Guide to Keras Basics

    Keras is a high-level API to build and train deep learning models. It’s used for fast prototyping, advanced research, and production, with three key advantages:

    • User friendly
      Keras has a simple, consistent interface optimized for common use cases. It provides clear and actionable feedback for user errors.
    • Modular and composable
      Keras models are made by connecting configurable building blocks together, with few restrictions.
    • Easy to extend
      Write custom building blocks to express new ideas for research. Create new layers, loss functions, and develop state-of-the-art models.

    Import keras

    To get started, load the keras library:

    library(keras)

    Build a simple model

    Sequential model

    In Keras, you assemble layers to build models. A model is (usually) a graph of layers. The most common type of model is a stack of layers: the sequential model.

    To build a simple, fully-connected network (i.e., a multi-layer perceptron):

    Configure the layers

    There are many layers available with some common constructor parameters:

    • activation: Set the activation function for the layer. By default, no activation is applied.
    • kernel_initializer and bias_initializer: The initialization schemes that create the layer’s weights (kernel and bias). This defaults to the Glorot uniform initializer.
    • kernel_regularizer and bias_regularizer: The regularization schemes that apply to the layer’s weights (kernel and bias), such as L1 or L2 regularization. By default, no regularization is applied.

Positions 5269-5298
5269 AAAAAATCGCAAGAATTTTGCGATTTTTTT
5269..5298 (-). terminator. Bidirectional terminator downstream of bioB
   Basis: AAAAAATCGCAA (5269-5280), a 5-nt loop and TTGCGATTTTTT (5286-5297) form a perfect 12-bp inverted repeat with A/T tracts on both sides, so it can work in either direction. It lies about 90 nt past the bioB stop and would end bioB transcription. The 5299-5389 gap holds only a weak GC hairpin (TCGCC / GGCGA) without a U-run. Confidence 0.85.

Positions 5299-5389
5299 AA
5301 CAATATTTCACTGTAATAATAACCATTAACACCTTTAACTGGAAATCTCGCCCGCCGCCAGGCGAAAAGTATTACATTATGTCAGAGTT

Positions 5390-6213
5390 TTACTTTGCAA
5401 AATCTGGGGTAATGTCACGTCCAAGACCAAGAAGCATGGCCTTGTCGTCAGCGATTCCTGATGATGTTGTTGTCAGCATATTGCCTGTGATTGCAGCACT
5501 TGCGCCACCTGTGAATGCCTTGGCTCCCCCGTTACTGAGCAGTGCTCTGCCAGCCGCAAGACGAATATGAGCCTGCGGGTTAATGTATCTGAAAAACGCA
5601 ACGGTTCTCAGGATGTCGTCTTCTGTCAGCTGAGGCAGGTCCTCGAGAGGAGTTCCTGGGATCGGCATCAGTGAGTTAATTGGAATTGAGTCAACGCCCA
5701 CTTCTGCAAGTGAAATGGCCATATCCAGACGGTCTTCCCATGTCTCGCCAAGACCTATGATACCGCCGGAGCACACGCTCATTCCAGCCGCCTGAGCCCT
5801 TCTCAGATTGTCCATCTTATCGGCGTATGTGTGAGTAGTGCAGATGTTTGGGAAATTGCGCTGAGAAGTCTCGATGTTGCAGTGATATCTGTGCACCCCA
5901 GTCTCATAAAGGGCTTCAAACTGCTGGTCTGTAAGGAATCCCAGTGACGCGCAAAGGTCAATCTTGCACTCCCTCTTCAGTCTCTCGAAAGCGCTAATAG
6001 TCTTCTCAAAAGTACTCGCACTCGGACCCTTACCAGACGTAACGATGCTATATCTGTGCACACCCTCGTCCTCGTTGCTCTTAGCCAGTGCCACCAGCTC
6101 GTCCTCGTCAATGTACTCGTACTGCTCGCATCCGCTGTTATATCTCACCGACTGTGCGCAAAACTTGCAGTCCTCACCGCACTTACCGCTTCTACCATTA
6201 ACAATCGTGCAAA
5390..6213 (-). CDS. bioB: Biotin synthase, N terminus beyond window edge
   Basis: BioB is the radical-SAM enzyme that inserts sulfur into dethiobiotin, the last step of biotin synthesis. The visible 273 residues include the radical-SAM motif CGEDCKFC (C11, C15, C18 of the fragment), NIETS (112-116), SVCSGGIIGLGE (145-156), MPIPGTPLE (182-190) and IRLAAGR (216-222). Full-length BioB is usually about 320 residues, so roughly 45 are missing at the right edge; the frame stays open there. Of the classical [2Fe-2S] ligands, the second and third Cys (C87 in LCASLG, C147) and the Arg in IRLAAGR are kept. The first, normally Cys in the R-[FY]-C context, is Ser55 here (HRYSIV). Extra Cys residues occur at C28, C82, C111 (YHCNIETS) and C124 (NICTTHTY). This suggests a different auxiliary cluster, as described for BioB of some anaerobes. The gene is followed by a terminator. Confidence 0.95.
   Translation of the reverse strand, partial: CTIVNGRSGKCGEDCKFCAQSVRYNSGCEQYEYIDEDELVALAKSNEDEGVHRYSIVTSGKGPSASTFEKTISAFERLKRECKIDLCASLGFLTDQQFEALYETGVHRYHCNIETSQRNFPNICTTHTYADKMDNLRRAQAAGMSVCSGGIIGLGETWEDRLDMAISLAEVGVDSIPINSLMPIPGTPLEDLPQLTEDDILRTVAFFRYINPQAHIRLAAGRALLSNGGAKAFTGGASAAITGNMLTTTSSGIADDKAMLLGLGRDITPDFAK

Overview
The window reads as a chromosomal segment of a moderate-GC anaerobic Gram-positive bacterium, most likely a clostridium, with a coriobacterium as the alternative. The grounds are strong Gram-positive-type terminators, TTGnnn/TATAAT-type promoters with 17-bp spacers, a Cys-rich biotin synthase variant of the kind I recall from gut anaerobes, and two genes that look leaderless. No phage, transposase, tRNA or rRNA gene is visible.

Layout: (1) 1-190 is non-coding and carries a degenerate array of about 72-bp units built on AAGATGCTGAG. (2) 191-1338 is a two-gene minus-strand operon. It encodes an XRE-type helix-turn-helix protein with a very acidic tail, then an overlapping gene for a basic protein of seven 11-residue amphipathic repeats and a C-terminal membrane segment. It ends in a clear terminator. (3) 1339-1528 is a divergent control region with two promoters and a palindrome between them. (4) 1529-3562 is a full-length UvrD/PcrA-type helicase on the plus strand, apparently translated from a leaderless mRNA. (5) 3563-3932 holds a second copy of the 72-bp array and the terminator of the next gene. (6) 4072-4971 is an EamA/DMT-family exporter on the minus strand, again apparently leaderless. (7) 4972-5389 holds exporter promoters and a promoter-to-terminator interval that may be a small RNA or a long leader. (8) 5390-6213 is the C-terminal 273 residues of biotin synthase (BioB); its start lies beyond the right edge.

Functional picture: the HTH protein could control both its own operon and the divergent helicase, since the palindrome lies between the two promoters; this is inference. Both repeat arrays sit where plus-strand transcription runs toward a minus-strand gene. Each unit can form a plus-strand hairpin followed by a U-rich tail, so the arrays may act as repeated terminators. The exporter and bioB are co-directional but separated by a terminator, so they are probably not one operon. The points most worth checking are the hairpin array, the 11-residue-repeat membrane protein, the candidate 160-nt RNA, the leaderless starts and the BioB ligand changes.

The following instantiates dense layers using constructor arguments:

    Train and evaluate

    Set up training

    After the model is constructed, configure its learning process by calling the compile method:

    compile takes three important arguments:

    • optimizer: This object specifies the training procedure. Commonly used optimizers are e.g.
      adam, rmsprop, or sgd.
    • loss: The function to minimize during optimization. Common choices include mean square error (mse), categorical_crossentropy, and binary_crossentropy.
    • metrics: Used to monitor training. In classification, this usually is accuracy.

    The following shows a few examples of configuring a model for training:

    Input data

    You can train keras models directly on R matrices and arrays (possibly created from R data.frames). A model is fit to the training data using the fit method:

    data <- matrix(rnorm(1000 * 32), nrow = 1000, ncol = 32)
    labels <- matrix(rnorm(1000 * 10), nrow = 1000, ncol = 10)
    
    model %>% fit(
      data,
      labels,
      epochs = 10,
      batch_size = 32
    )

    fit takes three important arguments: